In the case of Gox, it wasn't all voluntary; many people had been unsuccessfully trying to withdraw their money for half a year prior to its meltdown. More money would keep pouring in, from wanna-be arbitrage traders who didn't realize it was a one-way money trap. The extent of those withdrawal difficulties weren't publicized until Gox's closure and meltdown were well underway.
2014-03-21 10:58:09 AM
2 votes:

LasersHurt: It's faster and less expensive to transact,


It's actually slower than credit card payments.
2014-03-21 10:24:05 AM
2 votes:

spawn73: MelGoesOnTour: When are fans of bitcoins finally going to give it up and agree that the test failed. Bitcoin enthusiasts probably still speak Esperanto, too, and are trying to get everyone else "on board".

When are people like you going to give up?


As soon as people like you grow up and stop living in your techno-fantasyland.
2014-03-21 10:08:52 AM
2 votes:

incendi: Put the bastards to work in the mines until they can pay their debts, I say.


They actually make dedicated bitcoin mining computer hardware (which generates a hell of a lot of heat).
Toiling in the bitcoin mines sound like a hot and expensive hobby.
2014-03-21 09:42:04 AM
2 votes:

MelGoesOnTour: When are fans of bitcoins finally going to give it up and agree that the test failed. Bitcoin enthusiasts probably still speak Esperanto, too, and are trying to get everyone else "on board".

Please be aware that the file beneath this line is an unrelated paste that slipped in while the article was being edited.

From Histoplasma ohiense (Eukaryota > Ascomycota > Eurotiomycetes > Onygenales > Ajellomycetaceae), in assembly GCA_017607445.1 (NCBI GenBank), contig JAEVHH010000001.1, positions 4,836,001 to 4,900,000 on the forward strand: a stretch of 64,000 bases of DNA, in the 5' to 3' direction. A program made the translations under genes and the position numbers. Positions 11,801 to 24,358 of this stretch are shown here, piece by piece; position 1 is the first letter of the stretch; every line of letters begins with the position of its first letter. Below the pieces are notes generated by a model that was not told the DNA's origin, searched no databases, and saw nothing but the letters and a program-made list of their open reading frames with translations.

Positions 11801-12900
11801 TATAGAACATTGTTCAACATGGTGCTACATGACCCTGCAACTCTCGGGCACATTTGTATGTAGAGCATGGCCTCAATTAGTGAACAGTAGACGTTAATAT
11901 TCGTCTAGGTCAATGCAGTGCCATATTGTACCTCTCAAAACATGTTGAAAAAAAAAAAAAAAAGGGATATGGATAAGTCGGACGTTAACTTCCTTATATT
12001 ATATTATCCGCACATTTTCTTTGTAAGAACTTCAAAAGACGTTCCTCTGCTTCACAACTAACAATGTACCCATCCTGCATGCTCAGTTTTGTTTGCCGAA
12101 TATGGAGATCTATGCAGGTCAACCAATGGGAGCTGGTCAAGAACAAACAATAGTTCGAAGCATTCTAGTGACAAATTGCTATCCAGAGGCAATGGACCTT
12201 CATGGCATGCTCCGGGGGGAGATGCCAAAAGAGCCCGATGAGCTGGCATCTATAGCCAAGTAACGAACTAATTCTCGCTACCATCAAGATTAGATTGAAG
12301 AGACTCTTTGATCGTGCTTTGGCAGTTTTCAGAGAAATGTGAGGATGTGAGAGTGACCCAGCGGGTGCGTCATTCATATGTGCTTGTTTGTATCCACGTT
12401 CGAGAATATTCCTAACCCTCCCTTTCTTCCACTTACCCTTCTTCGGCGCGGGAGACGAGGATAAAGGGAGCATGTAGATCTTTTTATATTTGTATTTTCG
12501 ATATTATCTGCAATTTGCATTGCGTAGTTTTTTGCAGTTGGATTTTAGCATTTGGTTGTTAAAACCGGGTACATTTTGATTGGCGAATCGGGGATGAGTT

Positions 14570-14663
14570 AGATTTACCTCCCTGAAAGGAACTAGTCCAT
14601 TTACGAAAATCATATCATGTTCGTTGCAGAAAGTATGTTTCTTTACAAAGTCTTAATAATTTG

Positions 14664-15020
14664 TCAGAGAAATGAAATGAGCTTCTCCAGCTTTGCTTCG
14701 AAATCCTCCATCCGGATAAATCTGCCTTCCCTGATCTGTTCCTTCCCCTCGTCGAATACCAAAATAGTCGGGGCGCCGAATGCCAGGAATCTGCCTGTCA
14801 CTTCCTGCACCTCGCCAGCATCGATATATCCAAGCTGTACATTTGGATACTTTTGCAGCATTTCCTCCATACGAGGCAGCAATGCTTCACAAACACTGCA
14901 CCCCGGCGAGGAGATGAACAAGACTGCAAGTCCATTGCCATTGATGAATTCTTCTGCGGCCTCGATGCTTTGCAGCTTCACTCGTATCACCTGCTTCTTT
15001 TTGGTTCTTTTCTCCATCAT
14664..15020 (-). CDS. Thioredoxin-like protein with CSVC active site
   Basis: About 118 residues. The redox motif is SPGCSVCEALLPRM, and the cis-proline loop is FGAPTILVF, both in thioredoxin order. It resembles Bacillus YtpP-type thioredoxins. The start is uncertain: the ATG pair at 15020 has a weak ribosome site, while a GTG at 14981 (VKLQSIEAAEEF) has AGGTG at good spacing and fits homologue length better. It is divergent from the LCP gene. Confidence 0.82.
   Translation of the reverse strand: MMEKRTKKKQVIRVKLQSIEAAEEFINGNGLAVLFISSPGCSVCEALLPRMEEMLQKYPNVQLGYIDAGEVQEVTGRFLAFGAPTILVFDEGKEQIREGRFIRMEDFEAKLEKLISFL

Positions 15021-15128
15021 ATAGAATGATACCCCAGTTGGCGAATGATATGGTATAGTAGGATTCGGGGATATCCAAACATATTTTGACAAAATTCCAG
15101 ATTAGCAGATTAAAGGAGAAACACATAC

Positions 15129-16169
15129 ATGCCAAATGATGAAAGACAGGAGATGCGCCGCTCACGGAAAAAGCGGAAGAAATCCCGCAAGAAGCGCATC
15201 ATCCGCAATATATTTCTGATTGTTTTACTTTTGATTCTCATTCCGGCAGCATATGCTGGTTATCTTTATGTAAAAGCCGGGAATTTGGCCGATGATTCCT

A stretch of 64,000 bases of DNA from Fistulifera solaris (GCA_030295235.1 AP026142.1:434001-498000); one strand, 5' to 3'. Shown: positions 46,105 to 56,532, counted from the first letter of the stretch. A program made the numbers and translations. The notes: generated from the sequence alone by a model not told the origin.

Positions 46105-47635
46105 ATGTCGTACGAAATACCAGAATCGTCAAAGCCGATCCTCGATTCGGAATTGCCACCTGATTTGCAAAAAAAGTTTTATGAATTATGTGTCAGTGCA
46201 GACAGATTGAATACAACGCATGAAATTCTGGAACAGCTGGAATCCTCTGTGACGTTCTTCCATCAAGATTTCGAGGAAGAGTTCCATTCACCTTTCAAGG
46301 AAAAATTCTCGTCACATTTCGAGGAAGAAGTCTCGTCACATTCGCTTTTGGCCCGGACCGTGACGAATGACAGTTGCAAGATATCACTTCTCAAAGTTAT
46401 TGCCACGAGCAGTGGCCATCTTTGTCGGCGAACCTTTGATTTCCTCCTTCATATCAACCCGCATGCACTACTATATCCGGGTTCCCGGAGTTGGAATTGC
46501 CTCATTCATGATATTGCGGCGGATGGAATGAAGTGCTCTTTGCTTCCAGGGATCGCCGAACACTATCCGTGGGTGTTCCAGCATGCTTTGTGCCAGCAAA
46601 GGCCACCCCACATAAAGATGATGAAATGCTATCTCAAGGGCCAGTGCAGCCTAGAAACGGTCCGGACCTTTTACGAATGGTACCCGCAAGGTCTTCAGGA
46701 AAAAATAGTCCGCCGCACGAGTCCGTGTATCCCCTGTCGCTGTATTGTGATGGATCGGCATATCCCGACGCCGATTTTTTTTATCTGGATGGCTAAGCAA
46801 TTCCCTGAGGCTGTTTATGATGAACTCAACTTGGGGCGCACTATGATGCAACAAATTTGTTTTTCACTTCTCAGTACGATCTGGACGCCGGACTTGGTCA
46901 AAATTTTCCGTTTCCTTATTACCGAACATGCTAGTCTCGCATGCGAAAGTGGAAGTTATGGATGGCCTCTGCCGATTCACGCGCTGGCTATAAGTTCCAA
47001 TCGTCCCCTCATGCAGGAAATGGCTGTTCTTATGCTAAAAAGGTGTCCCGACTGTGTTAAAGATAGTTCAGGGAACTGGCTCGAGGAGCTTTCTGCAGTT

Most people who are into BitCoins as more than a side hobby are die-hard libertarians who believe it's going to be the BIG THING as soon as the Dollar, Yen, Euro, Pound Sterling, Franc, Deusche Mark, Ruble, and Lira completely collapse on the international market.
2014-03-21 09:41:34 AM
2 votes:

iheartscotch: I'm sorry; but, why didn't they give each coin a unique serial number; so they could track it? That's like the first thing you'd do when creating a new currency. The second? HASH ALL THE THINGS!


They do, and it's actually a hash.   The biatchain is used not only to identify the bitcoin but to track every transaction it's ever used in.   For anonymous currency, it's not really that anonymous.
2014-03-21 09:39:01 AM
2 votes:
How do you "Find" something that doesn't exist??

Oh, yeah, I "found" "Jesus".


/he was out pulling weeds in my garden.
2014-03-21 09:30:54 AM
2 votes:
I wonder what they're going to do with their "found" $100M in bitcoins?  I mean, $85M in bitcoins is a lot of money.  I think they should return their found $60M in bitcoins to their rightful owner.  I'm sure they'll be quite happy when you say "here you go, I found your $15M in lost bitcoins!"
2014-03-21 09:28:17 AM
2 votes:
So now they are also grossly incompetent at backups and servers as well as networking and security? Good to know.
2014-03-21 04:45:19 PM
1 votes:

MelGoesOnTour: Ultraviolet Catastrophe: MelGoesOnTour: When are fans of bitcoins finally going to give it up and agree that the test failed. Bitcoin enthusiasts probably still speak Esperanto, too, and are trying to get everyone else "on board".

Hej!  Kial vi volas feki sur Esperanto?

I wasn't shiatting on English, my dear Esperantoian.


Er---ment to say "on Esperanto".  *cough*
2014-03-21 04:05:17 PM
1 votes: